Eco, bio, or…? Organic food for thought

You can find this kind of shelf practically in every shop. In supermarkets, there is even a whole section! Some people avoid it from a distance; others browse through it, looking for novelties or their favourite products. The so-called organic food! I.e. products labelled as "eco", "bio" and "organic". But which ones are really eco, and which once just carry the name? The difference will soon be easier to recognise, as new regulations related to organic food labelling have come into force since January 2022.

2 min read


Ksenia Pisera

Journalist, popularizer of knowledge about environmental and climate protection

Food producers are aware of this demand; hence there is no shortage of "eco" (ecological), "organic", or "bio" labels on products. However, it is worth remembering that not all these labels are compliant with the EU law.

If you were to ask any person whether they would like to eat healthily – they would most likely say yes and choose organic food. After all, who does not want to be healthy, and have good-looking hair or skin, and better shape? Hence, our shopping choices reflect the growing popularity of organic products. The Farma Świętokrzyska report “Trends in Poles’ eco-shopping” shows that as many as 86% of respondents buy organic products at least once in a while. The estimated value of the organic food market in Poland is PLN 1.36 billion.


Eco and bio labelling of food

Food producers are aware of this demand; hence there is no shortage of “eco” (ecological), “organic”, or “bio” labels on products. However, it is worth remembering that not all these labels are compliant with the EU law. Therefore, it is crucial that the packaging also bears the icon of the so-called eco-leaf, i.e. the EU organic food logo. You can only find such a symbol on products made from raw materials originating from organic farming, produced in certified farms or processing plants. 

Each product labelled with the EU organic food logo has an appropriate document. This is a special certificate which confirms compliance with strictly defined standards set by law. In Poland, the control and certification of organic food is the responsibility of the Ministry of Agriculture and Rural Development, the Inspection for Commercial Quality of Agricultural and Food Articles (IJHARS) and several certification bodies.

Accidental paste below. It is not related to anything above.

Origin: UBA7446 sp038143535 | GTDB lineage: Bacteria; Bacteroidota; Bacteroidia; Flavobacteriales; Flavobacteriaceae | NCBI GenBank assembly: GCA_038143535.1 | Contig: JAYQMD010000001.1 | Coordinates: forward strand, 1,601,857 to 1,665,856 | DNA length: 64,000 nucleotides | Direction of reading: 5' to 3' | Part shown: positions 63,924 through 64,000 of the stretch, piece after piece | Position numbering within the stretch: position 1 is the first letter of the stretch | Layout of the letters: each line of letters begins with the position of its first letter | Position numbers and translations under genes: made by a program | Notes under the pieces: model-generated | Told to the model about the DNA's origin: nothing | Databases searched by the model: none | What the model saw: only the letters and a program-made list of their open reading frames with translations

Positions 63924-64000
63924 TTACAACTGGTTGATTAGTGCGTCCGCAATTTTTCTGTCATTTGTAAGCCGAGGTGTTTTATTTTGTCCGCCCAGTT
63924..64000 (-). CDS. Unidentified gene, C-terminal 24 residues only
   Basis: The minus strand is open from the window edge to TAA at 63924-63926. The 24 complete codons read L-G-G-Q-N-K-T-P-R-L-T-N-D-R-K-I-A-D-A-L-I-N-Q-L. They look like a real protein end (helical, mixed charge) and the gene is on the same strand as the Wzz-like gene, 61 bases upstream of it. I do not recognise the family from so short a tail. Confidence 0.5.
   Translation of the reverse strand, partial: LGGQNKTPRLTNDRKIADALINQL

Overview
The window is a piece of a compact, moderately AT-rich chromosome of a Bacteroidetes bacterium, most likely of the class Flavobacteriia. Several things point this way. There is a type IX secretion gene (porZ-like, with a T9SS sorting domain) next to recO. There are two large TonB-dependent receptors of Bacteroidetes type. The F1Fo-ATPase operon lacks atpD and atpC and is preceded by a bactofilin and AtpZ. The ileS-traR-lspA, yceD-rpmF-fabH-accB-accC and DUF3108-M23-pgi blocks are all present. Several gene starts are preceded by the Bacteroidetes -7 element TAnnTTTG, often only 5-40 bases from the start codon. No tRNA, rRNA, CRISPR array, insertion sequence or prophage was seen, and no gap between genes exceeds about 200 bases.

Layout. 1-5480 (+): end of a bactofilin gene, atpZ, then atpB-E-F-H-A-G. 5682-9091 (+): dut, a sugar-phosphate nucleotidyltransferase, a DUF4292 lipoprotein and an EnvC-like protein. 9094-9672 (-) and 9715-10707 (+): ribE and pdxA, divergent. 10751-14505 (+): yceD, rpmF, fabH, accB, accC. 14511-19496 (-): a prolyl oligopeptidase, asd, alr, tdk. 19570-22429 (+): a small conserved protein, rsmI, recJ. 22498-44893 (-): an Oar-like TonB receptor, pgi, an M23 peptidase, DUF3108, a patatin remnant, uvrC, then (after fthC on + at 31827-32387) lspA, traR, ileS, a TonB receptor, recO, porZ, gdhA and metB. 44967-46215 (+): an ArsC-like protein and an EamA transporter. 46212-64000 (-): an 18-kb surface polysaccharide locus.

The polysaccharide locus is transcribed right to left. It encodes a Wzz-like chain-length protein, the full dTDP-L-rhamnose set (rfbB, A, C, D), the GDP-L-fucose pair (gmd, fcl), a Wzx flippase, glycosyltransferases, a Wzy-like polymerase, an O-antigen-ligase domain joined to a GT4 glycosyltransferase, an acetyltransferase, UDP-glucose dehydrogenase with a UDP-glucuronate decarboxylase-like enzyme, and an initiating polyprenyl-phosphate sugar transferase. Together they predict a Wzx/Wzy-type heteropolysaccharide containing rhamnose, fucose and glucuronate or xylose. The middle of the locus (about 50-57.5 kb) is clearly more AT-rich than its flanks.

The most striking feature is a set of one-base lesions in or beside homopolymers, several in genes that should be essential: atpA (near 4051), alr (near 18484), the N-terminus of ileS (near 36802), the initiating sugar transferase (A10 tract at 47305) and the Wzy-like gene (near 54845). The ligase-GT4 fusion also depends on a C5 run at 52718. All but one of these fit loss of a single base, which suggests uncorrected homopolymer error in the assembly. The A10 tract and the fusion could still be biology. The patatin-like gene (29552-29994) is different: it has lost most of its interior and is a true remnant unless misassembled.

There are no shortcuts 

Of course, whether a farm is “organic” also depends on meeting specific criteria. These include correct crop rotation and biological and agrotechnical methods for plant protection and pest control. It also means moving away from vast fields of crops to plots separated by barriers in the form of trees and bushes. On organic farms, hay and silage are used instead of artificial fertilisers. Animals are fed with fodder from the same farm, and animals are reared in a litter system, which ensures a better standard of living. 

Therefore, running an organic farm requires more resources and effort than conventional farming. This is followed by a different quality of products and a lower impact of the farm on the environment. Of course, we must consider that the particular requirements for organic farms and organic food result in higher product prices. Using the terms ‘eco’ and ‘bio’ for products that do not meet the criteria is a simply unfair practice. Consumers, reliable producers, and the environment: all lose out.


Important changes from January 2022

The European Union has decided to change its regulations on organic production and labelling of organic products. The new policies were supposed to come into force even before the pandemic. Still, due to the difficult situation and the need to adapt to new conditions, the deadline has been postponed until 1 January 2022. 

The new regulation introduces several changes, but one of the most significant is the introduction of penalties for the inclusion in the advertising or sales description of a product that does not meet the requirements of the regulations on organic farming of indications referring to organic production. This is expected to increase consumer confidence in “eco” and “bio” food. 

Moreover, a uniform database of producers subject to control and certification in organic farming will be introduced, which will improve the availability of information about producers. The number of inspectors carrying out rules on organic farming is also to be increased.



Your choices matter

The introduction of the new rules does not mean that all food with not entirely honest labelling has already disappeared from the shelves. Products with “misleading” labelling may be available in shops until stocks last. It is still worth reading the labels and choosing those products that deserve certification. 

Lastly, remember – local, seasonal produce will always be the best choice. Bet on the products that don’t require hundreds of thousands of kilometres to get to the shop (and thus burning fossil fuels and emitting CO). You have a choice.

Check out what’s good at your local grocer!